Obama to Europe: NATO to oppose Russian aggression

Ahead of a high-stakes NATO summit that begins Thursday, Obama will also make a symbolic show of solidarity with Eastern Europe when he visits Estonia today for meetings with Baltic leaders.

Russia’s monthslong conflict with Ukraine comes at a time when members of the NATO defense alliance have been cutting military spending and reassessing the organization’s role after years of peace in Europe. While Ukraine is not part of NATO, alliance members in Eastern and Central Europe fear they could be Russia’s next targets, prompting the 28-nation bloc to seek a more robust response.

“The current situation shows that the principle of collective territorial defense hasn’t gone away — on the contrary,” Estonian President Toomas Hendrik Ilves said Sunday, marking the 20th anniversary of the exit of the last Russian troops from Estonian territory.

Ukrainian officials say their country’s armed forces are now locked in a conflict with not only Moscow-backed separatists, but also the Russian army. Officials said Tuesday that Russian military forces had been spotted in two major rebel-held cities in eastern Ukraine, though that could not be independently verified.

For Obama, Russia’s provocations in Ukraine and his response to them have prompted criticism that he has been unable to stop the crisis through his preferred method of steadily escalating economic sanctions. The president has warned Putin that the U.S. and Europe could impose more financial penalties, but he remains steadfastly opposed to intervening militarily.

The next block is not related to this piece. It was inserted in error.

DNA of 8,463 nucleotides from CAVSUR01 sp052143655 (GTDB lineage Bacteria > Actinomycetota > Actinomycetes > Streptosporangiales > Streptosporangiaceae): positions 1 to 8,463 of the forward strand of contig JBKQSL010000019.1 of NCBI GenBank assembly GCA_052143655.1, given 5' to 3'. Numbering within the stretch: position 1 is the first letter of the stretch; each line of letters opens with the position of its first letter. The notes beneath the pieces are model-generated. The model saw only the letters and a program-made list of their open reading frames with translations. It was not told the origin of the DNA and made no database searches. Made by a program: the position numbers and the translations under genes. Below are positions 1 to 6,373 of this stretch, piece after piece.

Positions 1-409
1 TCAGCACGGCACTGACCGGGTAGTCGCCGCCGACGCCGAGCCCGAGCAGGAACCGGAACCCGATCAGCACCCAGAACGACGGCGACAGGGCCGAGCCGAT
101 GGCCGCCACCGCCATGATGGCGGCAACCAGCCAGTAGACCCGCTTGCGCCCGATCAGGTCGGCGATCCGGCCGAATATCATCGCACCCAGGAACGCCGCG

Still, the U.S. will contribute to the rapid response force that NATO will agree to this week. While the specifics of the operation are to be decided when leaders meet in Wales on Thursday for a two-day summit, U.S. and European officials say it will involve training and deployments in the Baltics, Poland, Romania and other Eastern European nations.

The scope of the American contributions will be particularly important to Baltic nations and others in Eastern Europe.

“If there’s anything that the Baltics do trust within NATO, it’s a U.S. commitment,” said Kathleen Hicks, a former Pentagon official who now chairs the international security program at the Center for Strategic and International Studies. “So they will be pushing hard that that NATO contingent will have a heavy U.S. signal in it.”

The U.S. has long provided troops for a NATO response force. Beginning Oct. 1, about 600 troops from the 1st Brigade, 1st Cavalry Division, based at Fort Hood, Texas, will be part of that effort.

However, the current rapid response force structure is seen as having little capability to deploy in meaningful numbers. The goal of the new effort will be to station forces that can deploy within 48 hours.

Obama will also use the NATO summit to urge allies to meet their commitments to devote at least 2 percent of GDP to military spending. Only four NATO nations currently meet that benchmark: the U.S., Britain, Greece and Estonia.

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